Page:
This CIO is overweight stance on domestic stocks

Equity market investors are already discounting the general elections, and the verdict seems to be that of a continuity of the Bharatiya Janata Party-led National Democratic Alliance’s regime, believes Mihir Vora, CIO, TRUST Mutual Fund.

“I expect the continuity of policy, especially on domestic manufacturing to continue, and hence, I would continue with the current stance of being overweight on the domestic stocks in consumption, manufacturing, infrastructure, real estate, defence, railways, construction etc,” Vora said in an interview with ETMarkets. Edited excerpts:

How are you playing the current market momentum? Are there any interesting bottom-up opportunities?

Mihir Vora: The last few months have made stock picking difficult since price movements are very fast on the upside. The pace of sector rotation has increased. Moreover, small surprises in results either on the upside or downside are leading to very sharp movements.


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So, yes, there are interesting bottom-up opportunities still available in the market as there still are many high growth sub–segments, but it is becoming more important to be ahead of the market and not chase prices. Moreover, there is a bit of a polarisation in the markets – on one hand the cheapest ‘value’ stocks are moving sharply (many happen to be PSUs) and on the other hand, we have high-growth, but very expensive stocks.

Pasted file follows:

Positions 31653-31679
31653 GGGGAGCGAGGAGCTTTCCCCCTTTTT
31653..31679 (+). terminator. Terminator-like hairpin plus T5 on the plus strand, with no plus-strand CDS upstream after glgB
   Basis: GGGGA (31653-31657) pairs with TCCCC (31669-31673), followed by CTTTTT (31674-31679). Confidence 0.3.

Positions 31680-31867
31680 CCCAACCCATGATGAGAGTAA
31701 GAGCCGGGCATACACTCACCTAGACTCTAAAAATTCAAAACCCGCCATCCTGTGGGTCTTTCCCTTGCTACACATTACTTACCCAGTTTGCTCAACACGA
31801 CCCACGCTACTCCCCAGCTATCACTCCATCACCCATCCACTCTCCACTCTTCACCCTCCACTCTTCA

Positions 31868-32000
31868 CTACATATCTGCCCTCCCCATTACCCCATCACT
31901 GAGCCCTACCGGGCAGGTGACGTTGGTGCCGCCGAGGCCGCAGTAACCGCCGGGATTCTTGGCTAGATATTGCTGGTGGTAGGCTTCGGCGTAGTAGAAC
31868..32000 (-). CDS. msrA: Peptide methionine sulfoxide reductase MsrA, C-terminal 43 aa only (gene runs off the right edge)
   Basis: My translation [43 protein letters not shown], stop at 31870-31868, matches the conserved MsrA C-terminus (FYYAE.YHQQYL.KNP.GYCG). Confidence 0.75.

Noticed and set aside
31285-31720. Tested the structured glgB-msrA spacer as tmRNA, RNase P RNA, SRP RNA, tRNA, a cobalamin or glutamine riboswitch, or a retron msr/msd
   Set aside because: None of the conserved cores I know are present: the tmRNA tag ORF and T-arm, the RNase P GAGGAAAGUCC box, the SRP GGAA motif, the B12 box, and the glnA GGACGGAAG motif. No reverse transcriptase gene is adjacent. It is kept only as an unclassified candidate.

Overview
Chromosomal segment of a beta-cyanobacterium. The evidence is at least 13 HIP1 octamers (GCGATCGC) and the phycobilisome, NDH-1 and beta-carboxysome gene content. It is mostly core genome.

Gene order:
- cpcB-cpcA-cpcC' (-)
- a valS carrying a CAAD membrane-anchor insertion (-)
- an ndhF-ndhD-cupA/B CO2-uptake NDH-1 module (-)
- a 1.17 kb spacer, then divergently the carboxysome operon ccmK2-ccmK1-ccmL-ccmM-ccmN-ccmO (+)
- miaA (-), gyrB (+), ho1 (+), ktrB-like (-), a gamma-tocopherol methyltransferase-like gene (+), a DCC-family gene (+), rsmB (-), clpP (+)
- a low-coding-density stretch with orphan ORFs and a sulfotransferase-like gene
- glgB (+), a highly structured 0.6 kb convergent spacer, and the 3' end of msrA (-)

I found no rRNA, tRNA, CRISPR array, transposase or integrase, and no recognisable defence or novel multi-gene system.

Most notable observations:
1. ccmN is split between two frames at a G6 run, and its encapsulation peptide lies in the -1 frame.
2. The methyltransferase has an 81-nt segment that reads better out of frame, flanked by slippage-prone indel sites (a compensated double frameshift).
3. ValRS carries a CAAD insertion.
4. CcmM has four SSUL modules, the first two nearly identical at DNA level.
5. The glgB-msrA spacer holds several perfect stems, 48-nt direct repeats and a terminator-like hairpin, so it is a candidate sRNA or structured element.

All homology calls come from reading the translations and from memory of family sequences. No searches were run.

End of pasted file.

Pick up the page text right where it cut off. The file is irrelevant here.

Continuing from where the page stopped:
So, we need to have a firm grip on the long-term terminal growth rate expectations in most of these stocks.

Will it be difficult to identify multibaggers this year?

Mihir Vora: The term ‘multibagger’ should be used in conjunction with time-frames. You would not typically expect multibaggers in a year or two. Stocks become multibaggers over a long holding period.

So, if you keep 1-year as the timeframe, then it is always difficult to find multibaggers whether it is 2023 or 2024. But if you say 5 or 10 years, then it is no more or no less difficult to find multibaggers today compared to last year. If you hold long-enough, then the IRR difference between a 5-bagger and 10-bagger is not that large.

What is the tone and mood of your clients suggesting about the upcoming general elections? In the run-up to the big event, how should investors go about their stock-selection strategy?

Mihir Vora: I think the market is already discounting the elections and the verdict seems to be that there will be a continuity of regime. So, there might be a little bit of buildup before the elections but I do not see any major movements before or after the elections since the consensus is quite strong.